Modernist Painting

Clement Greenberg, in “Modern Painting” (1963), says that Modernism includes the aspects of our society which are alive. Greenberg, like many formalists, emphasizes the importance of the visual elements. According to Greenberg, the essential nature of modernism lies intrinsically in the determination of each piece of art’s (painting or sculpture) unique and irreducible character. To him, this process would render the art ‘pure’, and it is this purity which would establish its standards of quality and independence. In the article he tries to portray purity as self definition, and this boils down to an issue of the medium used.

In painting, he adds on, this limit is made up of the flat surface, the properties of pigment and the shape of the support. However, it is the laying of emphasis on the ineluctable flatness of the support which remains most vital in the course of the pictorial art. As a result of this, the picture plane becomes the point of focus, all the senses of illusional depth is reduced to a point where background and the foreground are compressed into one.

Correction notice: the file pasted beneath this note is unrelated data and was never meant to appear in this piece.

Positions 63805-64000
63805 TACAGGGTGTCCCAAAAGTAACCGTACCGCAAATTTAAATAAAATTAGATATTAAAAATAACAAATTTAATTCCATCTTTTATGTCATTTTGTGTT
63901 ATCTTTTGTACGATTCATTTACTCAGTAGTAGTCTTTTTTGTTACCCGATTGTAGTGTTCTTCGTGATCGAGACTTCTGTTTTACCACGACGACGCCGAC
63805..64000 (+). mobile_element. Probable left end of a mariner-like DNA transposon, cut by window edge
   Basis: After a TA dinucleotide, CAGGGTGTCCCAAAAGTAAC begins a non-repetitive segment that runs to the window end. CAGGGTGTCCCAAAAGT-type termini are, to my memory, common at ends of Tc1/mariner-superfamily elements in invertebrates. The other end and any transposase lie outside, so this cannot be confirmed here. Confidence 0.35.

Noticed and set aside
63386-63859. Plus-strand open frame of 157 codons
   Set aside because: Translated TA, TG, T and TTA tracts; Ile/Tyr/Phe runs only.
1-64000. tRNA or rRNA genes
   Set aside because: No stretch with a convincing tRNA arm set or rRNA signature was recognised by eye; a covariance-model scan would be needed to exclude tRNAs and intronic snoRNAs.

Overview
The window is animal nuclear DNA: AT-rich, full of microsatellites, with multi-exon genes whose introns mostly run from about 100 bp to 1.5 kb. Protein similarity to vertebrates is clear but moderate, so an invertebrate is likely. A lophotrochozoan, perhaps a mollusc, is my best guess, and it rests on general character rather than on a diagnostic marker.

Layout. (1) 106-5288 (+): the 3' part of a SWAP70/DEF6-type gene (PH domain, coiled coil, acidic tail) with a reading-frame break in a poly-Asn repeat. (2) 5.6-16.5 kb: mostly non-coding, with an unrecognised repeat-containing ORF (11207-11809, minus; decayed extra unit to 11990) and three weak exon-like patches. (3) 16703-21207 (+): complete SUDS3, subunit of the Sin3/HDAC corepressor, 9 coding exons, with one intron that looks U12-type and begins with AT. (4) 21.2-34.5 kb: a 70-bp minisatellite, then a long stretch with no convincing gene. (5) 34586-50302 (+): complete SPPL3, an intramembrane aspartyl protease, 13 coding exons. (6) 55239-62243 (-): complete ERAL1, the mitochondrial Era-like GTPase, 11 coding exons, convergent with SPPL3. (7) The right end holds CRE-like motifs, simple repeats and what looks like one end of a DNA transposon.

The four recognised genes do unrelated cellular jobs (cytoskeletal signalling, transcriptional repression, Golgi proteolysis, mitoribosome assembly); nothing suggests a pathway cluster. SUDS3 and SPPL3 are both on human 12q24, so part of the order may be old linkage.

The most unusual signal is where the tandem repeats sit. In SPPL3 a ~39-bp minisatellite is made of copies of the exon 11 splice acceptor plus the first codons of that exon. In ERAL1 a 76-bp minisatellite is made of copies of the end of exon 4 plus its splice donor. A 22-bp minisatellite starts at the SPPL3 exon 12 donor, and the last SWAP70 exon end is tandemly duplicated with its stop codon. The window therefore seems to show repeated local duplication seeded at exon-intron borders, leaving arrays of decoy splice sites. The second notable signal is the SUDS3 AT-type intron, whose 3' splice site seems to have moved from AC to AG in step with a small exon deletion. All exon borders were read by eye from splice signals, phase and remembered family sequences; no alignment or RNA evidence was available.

Due to the limitation brought about by the medium because of the two dimensional plains of the picture, the reality of the painting becomes somehow plain. The space becomes purely pictorial and not sculptural. Whereas the old painters created an illusion of space into which one could imagine being part of, the creation created by a modernist is one into which one can only look, and can travel through, only with the eye. Greenberg reasoned that the transposition of three dimensions into two survived in even the most abstract paintings.

He maintains that the first mark which is smudged on a canvas immediately destroys its literal as well as utter flatness and the result of the marks made on it have a sort of illusion that implies or suggests a sort of third dimension. At issue for Greenberg is not modernism’s specificity but its perpetual renovation, a reformation of what had always been inherent to painting, whether “the flat surface, the shape of the support, or the properties of the pigments.” With modernism, he contends that these factors become overt. The strategy having not been create a new medium but to transverse the terms that were already implicit within it, that is, to call attention to art rather than to “dissemble” it and make a painting or picture first and foremost a painting.



Greenberg, C. (1982.). Modernist Painting. In F. Frascina, & C. Harrison, Modern Art and

Modernism: A Critical Anthology.


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